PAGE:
I’m sure it seems weird to some people that a queer man who describes himself as an ex-Christian would observe the Feast of Epiphany. But I’m not really observing it so much as using it as a cultural milestone. Many years I take down all the decorations on New Year’s Day. Some years, some of them stay up longer (usually because I’m busy or sick or otherwise swamped). I just always try to draw the absolute last line at Three Kings’ Day.
This is also the last day I let myself listen to Christmas music.
I was taking some trash out while getting ready for work, and noticed that one of the solar lights was knocked over and somewhat dis-assembled in one flower bed. Then I noticed one of the heavy duty extension cords was laying among the parts of the solar light, unplugged. For a second I was trying to figure out how someone would have run through that section of the yard. It’s not at a space where one would cross trying to take a shortcut. The concrete steps and steel rail are in the way for any sort of path that includes it.
Then I finally realized that one of the outdoor light sets was gone. Specifically the four lights that look like giant old-fashioned outdoor bulbs. Each was on a stake so they stand up, a red, green, yellow, and blue light. I had them spread across the front edge of the flower bed, completing the line from the snowman to the porch.
If you yanked up the four lights, making sure to get the easily-detached stakes off the bottom of each, pulling the plug out would have pulled up the extension power strip, and the second extension cord that led up to the icicle lights along the eave. And I assume that the process of disconnecting cables knocked over the solar light.
It’s irritating. Petty theft always is. It’s not that the lights were that expensive. I found myself being more irritated at having to get the extension cords back in place than at the loss. At least at the moment. I know when I come home from work and I can see the “gap” in my yard display because those lights aren’t there, I’ll get annoyed again. And even if I go buy something to replace it, at least some of the times that I look at the new display I’ll have a tinge of irritation as I recall the theft.
I remember a similar incident years ago. Ray was still alive, and he found these very silly garden pinwheels that had little cartoon tiger faces, and the blades that spun in the wind were tiger striped. The flowers weren’t very high, and he had decided we needed something in that bed to give it color. Not to mention that he really liked tigers. The pinwheels lasted a couple of days. I was at work, Ray said he was on his way out for an errand and he paused to spin one of the pinwheels by hand before getting into the car. He came back an hour or so later, and they were all gone.
He was very upset.
I wanted to go buy new ones, but he figured whoever stole them must be someone who walked by the place on a regular basis and just decided they wanted them. His reasoning was if we put more out right away, they’d just get stolen again. I don’t think the expense was what upset him so much, because my recollection was they they were very cheap. But there was definitely a feeling of violation. Probably worse precisely because they were cartoon tigers, and they brought out his inner child.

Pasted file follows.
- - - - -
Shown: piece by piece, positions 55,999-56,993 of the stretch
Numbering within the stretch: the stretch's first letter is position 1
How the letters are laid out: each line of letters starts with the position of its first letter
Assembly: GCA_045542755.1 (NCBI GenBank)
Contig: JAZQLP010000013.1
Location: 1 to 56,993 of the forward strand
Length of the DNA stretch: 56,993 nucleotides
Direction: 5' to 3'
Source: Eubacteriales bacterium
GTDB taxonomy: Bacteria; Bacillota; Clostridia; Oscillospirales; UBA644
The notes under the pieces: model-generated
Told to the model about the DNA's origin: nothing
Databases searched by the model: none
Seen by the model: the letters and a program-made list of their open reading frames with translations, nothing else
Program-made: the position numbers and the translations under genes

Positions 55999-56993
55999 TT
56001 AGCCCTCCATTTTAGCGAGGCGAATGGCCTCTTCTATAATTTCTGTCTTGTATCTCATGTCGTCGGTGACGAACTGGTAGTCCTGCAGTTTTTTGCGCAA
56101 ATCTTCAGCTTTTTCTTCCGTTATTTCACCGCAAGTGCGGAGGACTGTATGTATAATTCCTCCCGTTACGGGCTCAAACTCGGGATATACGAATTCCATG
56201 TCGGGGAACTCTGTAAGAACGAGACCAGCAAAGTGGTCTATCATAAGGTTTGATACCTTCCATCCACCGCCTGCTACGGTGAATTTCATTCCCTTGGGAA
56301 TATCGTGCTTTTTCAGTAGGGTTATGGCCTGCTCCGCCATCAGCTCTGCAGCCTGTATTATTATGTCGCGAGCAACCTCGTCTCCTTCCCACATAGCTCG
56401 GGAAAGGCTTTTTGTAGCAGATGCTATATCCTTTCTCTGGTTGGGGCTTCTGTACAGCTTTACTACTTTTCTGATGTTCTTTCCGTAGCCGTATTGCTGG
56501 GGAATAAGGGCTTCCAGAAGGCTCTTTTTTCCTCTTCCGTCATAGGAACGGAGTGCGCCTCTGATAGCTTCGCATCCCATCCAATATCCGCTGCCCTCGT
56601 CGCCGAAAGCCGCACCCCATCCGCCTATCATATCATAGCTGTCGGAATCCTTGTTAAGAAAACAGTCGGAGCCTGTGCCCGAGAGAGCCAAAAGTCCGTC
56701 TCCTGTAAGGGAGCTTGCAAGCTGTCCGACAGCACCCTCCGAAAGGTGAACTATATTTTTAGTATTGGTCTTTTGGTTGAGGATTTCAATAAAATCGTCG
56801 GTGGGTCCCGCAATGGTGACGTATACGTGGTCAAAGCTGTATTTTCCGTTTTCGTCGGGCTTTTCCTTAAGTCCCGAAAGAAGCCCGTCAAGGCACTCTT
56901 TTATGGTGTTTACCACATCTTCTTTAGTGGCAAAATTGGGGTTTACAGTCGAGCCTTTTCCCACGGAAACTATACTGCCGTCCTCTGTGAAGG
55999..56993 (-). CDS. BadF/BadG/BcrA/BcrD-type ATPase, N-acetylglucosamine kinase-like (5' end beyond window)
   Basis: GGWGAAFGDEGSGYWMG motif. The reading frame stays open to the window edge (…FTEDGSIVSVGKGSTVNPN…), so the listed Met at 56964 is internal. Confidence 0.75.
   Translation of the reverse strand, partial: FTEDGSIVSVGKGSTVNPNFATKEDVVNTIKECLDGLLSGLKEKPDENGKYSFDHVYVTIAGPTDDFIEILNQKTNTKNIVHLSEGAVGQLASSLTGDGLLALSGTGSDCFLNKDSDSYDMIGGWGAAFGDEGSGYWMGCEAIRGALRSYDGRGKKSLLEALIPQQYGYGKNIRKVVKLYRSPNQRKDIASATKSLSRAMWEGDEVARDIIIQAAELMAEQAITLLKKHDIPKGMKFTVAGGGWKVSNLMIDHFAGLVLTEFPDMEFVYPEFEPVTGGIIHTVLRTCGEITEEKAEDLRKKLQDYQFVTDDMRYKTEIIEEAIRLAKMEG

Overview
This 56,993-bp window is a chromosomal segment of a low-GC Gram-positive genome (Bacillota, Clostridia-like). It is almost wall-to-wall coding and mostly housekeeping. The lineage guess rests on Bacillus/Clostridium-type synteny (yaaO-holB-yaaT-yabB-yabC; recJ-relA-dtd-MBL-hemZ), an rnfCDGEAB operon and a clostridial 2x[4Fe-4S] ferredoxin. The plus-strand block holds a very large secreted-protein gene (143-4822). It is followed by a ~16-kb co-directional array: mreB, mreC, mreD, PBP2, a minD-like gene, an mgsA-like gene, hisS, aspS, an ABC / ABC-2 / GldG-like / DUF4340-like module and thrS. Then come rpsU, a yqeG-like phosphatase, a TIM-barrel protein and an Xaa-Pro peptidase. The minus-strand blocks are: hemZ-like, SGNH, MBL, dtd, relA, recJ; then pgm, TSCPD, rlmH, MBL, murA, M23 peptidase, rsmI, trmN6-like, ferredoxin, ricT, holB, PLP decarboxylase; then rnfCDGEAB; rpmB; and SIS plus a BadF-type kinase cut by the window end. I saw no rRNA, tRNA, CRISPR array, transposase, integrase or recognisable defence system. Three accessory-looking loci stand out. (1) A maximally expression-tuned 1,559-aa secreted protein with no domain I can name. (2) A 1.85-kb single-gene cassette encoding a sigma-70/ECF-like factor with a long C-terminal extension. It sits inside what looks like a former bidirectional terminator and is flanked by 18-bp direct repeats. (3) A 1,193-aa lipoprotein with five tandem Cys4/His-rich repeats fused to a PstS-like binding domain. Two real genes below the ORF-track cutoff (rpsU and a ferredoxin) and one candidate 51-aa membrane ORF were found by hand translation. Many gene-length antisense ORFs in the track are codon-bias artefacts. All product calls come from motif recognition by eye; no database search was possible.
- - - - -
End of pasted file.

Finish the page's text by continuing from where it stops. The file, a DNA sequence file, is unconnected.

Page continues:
Whenever I find things like the purple and green metal pinwheel I bought last summer, or the solar lights, or the Christmas lights—I always have a twinge of emotion related to those tiger pinwheels. Angst or anxiety both feel a little too strong to describe the feeling. It’s just a hint of a fret about how I might feel if whatever it is gets stolen.
Sometimes I decide that I don’t want to risk it. If the object is expensive enough that I’ll be angry about the price, for instance. Or if it’s something that evokes a strong emotional response as soon as I see it.
But there’s always a little bit of defiance, too. I don’t want to let an a—hole dictate my actions. If I stop putting decorations out because this one jerk stole four cheap light-up decorations, if I let the actions of the occasional prick change me, then that’s another little surrender to the forces of darkness. I refuse to respond to petty theft by becoming a paranoid git saying “bah humbug” to the world.
Because it is petty. And being the sort of prick who steals novelty lights (or pinwheels) out of someone’s front yard is its own punishment, in the long run. The sort of person who stoops to that sort of theft tends to stomp all over the feelings of other people in their lives, too, which is a sure way to breed contempt.
So, the rest of the lights will stay up, and I very well may put out more, if I find something appropriate. Because the proper response to any assertion of the powers of darkness is always to light at least one small candle.
Now that the gout is finally under control, we had a much more productive weekend. We got a good start on the Christmas shopping and finished a bunch of other errands on Saturday. Then on Sunday, we spent a few hours prepping the house so there was room for the tree before unpacking enough of the basement storage to start.…
So I understand why some people are tired of it all by Boxing Day.
It feels like people are more impatient to end it than they used to be, and a friend had an interesting theory about that… Read More…